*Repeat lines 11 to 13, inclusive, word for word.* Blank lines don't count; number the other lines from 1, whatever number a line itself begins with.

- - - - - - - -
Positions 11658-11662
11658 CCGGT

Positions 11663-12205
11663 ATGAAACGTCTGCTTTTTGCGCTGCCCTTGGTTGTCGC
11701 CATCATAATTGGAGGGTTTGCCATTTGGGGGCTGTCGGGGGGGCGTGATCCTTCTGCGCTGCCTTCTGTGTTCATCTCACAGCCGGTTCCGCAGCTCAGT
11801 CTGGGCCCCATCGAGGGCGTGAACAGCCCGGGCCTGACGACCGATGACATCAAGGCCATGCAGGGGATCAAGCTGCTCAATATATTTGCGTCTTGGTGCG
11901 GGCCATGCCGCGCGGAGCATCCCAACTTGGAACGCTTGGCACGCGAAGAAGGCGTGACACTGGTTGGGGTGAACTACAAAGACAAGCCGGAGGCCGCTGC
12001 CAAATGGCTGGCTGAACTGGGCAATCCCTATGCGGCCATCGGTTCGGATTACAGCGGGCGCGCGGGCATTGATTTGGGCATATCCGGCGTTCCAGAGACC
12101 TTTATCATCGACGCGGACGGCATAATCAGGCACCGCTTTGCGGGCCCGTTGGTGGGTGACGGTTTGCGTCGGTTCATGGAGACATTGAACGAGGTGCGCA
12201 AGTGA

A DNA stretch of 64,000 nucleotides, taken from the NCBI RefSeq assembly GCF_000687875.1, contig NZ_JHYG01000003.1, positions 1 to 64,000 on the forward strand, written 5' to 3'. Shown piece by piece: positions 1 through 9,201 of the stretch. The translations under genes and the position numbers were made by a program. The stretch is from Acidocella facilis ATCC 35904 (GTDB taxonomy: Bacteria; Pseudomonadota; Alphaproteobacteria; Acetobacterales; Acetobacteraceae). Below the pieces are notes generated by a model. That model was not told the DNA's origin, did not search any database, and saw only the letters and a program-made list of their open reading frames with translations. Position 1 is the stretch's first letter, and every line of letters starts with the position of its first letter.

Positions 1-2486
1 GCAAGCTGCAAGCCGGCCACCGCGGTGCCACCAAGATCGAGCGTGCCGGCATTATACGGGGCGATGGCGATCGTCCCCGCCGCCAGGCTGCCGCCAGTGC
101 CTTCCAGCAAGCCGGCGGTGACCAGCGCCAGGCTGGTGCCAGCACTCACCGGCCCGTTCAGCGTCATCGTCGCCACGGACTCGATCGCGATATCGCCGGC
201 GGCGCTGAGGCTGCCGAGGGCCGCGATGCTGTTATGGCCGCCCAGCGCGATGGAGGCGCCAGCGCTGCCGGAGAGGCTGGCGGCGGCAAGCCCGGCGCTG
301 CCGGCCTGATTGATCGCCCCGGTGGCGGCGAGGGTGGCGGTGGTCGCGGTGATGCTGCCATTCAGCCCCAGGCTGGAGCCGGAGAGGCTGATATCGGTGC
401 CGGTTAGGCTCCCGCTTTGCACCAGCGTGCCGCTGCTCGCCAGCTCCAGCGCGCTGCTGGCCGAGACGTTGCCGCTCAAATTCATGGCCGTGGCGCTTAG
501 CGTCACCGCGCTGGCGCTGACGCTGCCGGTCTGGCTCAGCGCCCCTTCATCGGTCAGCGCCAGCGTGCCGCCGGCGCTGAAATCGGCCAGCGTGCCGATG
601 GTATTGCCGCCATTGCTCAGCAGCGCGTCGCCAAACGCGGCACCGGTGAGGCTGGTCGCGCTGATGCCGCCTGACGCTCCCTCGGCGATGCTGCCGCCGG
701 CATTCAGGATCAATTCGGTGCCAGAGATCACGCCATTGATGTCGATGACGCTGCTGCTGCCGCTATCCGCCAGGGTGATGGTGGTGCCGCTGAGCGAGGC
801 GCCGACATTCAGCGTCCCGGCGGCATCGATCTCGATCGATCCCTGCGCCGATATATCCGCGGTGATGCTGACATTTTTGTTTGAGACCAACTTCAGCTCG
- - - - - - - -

A DNA stretch of 64,000 nucleotides, taken from the NCBI RefSeq assembly GCF_000687875.1, contig NZ_JHYG01000003.1, positions 1 to 64,000 on the forward strand, written 5' to 3'. Shown piece by piece: positions 1 through 9,201 of the stretch. The translations under genes and the position numbers were made by a program. The stretch is from Acidocella facilis ATCC 35904 (GTDB taxonomy: Bacteria; Pseudomonadota; Alphaproteobacteria; Acetobacterales; Acetobacteraceae). Below the pieces are notes generated by a model. That model was not told the DNA's origin, did not search any database, and saw only the letters and a program-made list of their open reading frames with translations. Position 1 is the stretch's first letter, and every line of letters starts with the position of its first letter.

Positions 1-2486
1 GCAAGCTGCAAGCCGGCCACCGCGGTGCCACCAAGATCGAGCGTGCCGGCATTATACGGGGCGATGGCGATCGTCCCCGCCGCCAGGCTGCCGCCAGTGC